The lush, deep green of the Jura Massif region of eastern France, near the Swiss border, yields treasure. For over a thousand years, farming families have sought to preserve their milk for the months ahead by crafting it into Comté – a sweet, nutty cheese with remarkable depths of flavour. Alongside picturesque villages, wooded mountains and rolling hills, over 2,600 small dairy farmers graze their local Montbéliarde and French Simmental breeds of cattle on unique grasslands so well suited to the production of rich, complex milk.
A story of rural collaboration, Comté journeys through the hands of three groups of artisans as it is produced – dairy farmers, fromagers (cheesemakers) and affineurs (those who age and refine the cheese). Comté is a co-operative cheese due to the labour involved in its production and multiple small-scale farmers supply the milk for each round – it can take 500 litres of milk per 40kg cheese, with wheels ranging from 40-70cm wide.
To preserve the local character of the cheeses, fromagers work only with milk taken from within an eight-mile radius of their fruitière – the cheese production facility that transforms the ‘fruit of the farm’. There are currently around 150 fruitières making cheese in the region, working with methods and equipment well rooted in historical tradition – part-skimming the milk, curdling in copper vats and pressing the fresh cheeses to prepare them for their affinage.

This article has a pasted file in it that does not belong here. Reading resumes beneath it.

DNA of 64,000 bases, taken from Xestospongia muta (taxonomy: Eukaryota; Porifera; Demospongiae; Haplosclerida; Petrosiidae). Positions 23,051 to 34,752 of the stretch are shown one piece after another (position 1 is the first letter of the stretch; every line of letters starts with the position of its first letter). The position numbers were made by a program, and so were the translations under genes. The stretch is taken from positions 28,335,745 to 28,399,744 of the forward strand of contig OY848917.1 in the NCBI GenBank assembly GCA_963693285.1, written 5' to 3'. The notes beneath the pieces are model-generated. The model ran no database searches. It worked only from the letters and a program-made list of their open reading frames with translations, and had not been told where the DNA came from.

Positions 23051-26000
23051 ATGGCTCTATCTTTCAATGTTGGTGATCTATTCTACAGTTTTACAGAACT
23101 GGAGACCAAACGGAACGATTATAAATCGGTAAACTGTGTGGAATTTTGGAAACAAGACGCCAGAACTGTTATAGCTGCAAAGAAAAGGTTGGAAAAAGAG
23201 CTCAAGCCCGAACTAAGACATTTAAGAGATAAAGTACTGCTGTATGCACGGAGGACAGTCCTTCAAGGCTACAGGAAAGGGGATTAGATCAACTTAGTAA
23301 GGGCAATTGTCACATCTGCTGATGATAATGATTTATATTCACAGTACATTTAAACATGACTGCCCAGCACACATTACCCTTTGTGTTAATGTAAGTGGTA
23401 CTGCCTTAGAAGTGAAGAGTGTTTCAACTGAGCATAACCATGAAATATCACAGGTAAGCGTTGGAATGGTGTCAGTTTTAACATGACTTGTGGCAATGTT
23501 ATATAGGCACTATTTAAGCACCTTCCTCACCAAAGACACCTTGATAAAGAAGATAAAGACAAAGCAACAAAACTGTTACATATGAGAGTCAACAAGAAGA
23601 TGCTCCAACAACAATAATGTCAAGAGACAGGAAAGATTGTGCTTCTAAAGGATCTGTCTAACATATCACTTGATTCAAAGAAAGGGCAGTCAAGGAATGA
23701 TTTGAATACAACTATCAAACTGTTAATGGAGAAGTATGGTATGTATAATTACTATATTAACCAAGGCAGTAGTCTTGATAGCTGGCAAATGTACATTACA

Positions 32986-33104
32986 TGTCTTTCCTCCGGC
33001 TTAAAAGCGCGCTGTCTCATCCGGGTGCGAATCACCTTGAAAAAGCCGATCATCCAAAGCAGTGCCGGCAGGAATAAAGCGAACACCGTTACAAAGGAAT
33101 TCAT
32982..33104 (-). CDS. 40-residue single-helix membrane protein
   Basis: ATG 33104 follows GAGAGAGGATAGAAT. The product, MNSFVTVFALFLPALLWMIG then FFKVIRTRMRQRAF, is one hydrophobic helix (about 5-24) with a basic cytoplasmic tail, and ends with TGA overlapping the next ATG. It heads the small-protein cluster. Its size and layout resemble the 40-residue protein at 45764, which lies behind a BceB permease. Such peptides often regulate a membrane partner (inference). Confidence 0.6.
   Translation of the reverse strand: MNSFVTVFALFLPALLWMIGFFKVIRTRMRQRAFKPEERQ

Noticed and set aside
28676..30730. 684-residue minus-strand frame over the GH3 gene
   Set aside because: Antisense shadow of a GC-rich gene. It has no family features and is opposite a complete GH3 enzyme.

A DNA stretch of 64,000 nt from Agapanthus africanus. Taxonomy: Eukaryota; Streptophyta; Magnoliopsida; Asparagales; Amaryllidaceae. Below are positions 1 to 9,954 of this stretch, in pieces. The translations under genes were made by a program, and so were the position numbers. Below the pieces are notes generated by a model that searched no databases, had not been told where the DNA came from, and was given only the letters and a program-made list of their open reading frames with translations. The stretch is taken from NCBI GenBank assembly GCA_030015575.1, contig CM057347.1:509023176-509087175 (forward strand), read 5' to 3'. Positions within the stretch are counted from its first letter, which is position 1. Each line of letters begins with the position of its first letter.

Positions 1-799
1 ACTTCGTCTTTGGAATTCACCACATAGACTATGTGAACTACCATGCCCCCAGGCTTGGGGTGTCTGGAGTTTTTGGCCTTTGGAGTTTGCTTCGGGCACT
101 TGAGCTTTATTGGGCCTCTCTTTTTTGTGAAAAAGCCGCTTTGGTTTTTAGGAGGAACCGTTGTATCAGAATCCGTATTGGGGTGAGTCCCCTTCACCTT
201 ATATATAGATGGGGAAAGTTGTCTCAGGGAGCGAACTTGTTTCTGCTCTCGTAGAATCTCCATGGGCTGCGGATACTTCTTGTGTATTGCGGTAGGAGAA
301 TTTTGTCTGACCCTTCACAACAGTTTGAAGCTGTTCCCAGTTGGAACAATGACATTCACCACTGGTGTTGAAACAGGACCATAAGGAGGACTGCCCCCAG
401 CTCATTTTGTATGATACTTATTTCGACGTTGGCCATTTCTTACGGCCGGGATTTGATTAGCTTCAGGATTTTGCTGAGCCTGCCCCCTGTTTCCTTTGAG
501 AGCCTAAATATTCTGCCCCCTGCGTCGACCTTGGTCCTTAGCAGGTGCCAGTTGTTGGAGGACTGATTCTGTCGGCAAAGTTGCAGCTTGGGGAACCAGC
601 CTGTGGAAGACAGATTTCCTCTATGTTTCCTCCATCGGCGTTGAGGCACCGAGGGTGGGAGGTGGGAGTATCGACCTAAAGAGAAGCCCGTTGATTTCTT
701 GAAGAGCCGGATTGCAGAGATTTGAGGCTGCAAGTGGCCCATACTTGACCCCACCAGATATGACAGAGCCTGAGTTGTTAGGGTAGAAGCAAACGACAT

The final stage in the craft of this remarkable cheese is its maturation, taking place in dark, damp caves where young cheeses are rested, brushed, turned and loved by the region’s affineurs. There are only sixteen of these cellars in the region, storing the 1.5 million wheels of cheese that are produced every year. It is here that the unique flavours, colours and textures of the cheeses are coaxed out, aged at least four months and up to several years, with each affineur working with environment, experience and individual style to get the very best out of each wheel.